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    Default Re: delta unisaw

    I can't tell you what to do... only what I'd do. I'd get the unisaw. The high school shop had one and it was a hoss. It would handle anything we threw at it. The cast iron table all the way across was nice too.

    That being said, I have an older delta contractor's saw and it's great for 99% of what I need, but $150 extra for a unisaw makes the choice easy.

  5. #5
    Super Member _RaT_'s Avatar
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    Default Re: delta unisaw

    I have a right tilt Unisaw, 3 HP, Unifence and 6 foot table. The saw uses 3 matched belts to drive the blade. You cannot stop the blade easily. A 4X4 oak post and a decent blade is no match for the saw. The contractors saw will slow down as I have much experience with it as well. The two are hard to compare except that they do the same thing. One is ultra smooth, the other is pretty decent. Steel tables vs cast iron. The new Unisaws are offered in left tilt which in some ways makes more sense. It's easier to cut 45's on plywood for example. If mobility is not a concern, the Unisaw offers all and more then the contactors saw. In shear weight, the saw stays put, power, there is little comparision, accuracy, that depends on the person, longevity, the Unisaw will not wear out with your use. Mine is a 1976 vintage and is like new. We paid about $1600 with the Unifence, the Bissemeyer is as good or better. The Unisaw is 240V only. Rat.

    P.S. I actually use my little Bosch portable now more then my Unisaw. The Unisaw comes out for really important stuff.

  6. #6

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    Default Re: delta unisaw

    I've got a unisaw. Won't go back. Everything else feels like a toy. Worth the money.

  7. #7
    Super Member _RaT_'s Avatar
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    Default Re: delta unisaw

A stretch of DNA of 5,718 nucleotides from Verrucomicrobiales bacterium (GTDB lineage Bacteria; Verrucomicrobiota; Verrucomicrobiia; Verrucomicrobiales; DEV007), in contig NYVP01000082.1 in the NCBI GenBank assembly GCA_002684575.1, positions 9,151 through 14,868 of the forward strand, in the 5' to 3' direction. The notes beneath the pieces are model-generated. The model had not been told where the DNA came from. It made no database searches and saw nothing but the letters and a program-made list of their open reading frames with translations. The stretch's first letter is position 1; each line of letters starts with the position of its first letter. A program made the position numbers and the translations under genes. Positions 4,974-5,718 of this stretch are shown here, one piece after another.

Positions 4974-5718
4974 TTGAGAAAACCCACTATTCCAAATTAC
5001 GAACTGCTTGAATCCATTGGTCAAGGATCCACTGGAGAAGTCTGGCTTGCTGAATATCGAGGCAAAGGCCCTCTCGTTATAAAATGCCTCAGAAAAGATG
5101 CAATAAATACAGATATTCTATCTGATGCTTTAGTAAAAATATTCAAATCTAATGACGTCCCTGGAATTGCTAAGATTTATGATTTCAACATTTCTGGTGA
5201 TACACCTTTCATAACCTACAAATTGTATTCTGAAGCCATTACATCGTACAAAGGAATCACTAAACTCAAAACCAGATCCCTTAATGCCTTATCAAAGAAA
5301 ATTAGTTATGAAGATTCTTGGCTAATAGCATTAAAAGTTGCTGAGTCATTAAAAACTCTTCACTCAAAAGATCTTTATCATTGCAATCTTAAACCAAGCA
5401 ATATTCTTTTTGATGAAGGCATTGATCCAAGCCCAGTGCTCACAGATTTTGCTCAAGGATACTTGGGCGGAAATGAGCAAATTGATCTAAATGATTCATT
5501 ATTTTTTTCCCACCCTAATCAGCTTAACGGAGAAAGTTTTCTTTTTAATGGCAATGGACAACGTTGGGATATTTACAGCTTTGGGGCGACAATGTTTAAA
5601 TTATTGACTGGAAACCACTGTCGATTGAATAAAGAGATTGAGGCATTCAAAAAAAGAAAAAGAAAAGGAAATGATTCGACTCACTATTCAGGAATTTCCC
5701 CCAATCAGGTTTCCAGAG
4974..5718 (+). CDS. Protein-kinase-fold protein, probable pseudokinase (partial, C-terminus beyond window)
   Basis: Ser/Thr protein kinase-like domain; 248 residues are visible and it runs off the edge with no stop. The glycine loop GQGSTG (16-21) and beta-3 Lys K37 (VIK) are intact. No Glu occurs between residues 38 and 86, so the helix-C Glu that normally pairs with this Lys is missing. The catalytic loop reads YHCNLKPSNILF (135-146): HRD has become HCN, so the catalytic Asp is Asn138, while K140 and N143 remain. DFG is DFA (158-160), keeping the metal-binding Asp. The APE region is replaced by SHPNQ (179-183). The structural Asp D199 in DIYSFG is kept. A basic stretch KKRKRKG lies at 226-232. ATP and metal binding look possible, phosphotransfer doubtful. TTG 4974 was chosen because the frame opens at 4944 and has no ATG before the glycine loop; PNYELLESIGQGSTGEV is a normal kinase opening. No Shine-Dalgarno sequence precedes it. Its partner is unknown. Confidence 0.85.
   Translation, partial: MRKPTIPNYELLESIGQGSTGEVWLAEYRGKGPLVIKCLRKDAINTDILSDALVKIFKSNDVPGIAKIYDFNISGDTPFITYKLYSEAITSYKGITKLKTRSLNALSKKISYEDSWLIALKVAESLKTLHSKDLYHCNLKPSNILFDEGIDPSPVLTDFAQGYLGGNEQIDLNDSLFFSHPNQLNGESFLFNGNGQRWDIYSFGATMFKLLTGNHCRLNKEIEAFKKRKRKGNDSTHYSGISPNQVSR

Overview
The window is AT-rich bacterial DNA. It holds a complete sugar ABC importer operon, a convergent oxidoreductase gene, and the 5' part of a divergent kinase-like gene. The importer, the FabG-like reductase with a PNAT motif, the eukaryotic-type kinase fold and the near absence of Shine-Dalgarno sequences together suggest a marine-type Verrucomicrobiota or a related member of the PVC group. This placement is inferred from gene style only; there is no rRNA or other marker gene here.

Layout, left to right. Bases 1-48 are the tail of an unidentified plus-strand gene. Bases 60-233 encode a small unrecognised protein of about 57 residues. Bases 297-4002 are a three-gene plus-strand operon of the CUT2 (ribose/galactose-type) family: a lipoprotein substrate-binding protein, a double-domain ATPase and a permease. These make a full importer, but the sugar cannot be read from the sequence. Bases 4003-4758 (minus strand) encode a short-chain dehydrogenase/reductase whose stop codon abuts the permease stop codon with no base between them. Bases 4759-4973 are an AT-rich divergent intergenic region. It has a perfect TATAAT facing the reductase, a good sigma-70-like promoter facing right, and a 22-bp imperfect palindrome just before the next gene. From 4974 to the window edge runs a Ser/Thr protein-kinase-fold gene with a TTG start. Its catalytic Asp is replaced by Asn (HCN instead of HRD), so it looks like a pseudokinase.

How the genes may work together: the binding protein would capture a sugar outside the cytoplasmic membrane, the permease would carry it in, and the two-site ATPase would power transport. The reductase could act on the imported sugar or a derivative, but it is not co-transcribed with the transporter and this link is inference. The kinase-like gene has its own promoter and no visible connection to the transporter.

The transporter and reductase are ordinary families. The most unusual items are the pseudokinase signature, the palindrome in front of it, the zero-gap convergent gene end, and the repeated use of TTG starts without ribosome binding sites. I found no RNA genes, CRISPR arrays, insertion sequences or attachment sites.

I agree, but it's portability is terrible. The newer left tilting Unisaw was probably an answer to another very well made saw, the Powermatic which has been a left tilt for, well, forever.

    I stand corrected on the Delta contractor saw, the table is cast iron and now you can get the extensions in cast iron as well. I stated it was stamped steel and meant that the extensions were stamped steel. Nothing wrong with that but it always seems to have at least one part that rides low and another high where it butts the cast iron table.

  8. #8
    Veteran Member jimg's Avatar
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    Default Re: delta unisaw

    I think either would be OK. I ran a furniture and cabinetmaking business for several yrs using a contractor's saw. It worked well and only needed occassional tuning. It was also easy to move it around the shop when necessary. When I sold it to make room for the PM66 it was easy to breakdown and move out the door.

    If the unisaw in the ad is a newer model Id want to know exactly how it was used and maintained. Ive used a few of the newer ones in an commercial setting and they were unreliable. A certain shop where I worked had 4 tablesaws two of which were newer unisaws. They wer e broken alot and very expensive to fix. Oddly the Jet 'beater' tablesaw never broke...although it wasnt particularly easy to tune and it wouldnt stay tuned.
    jimg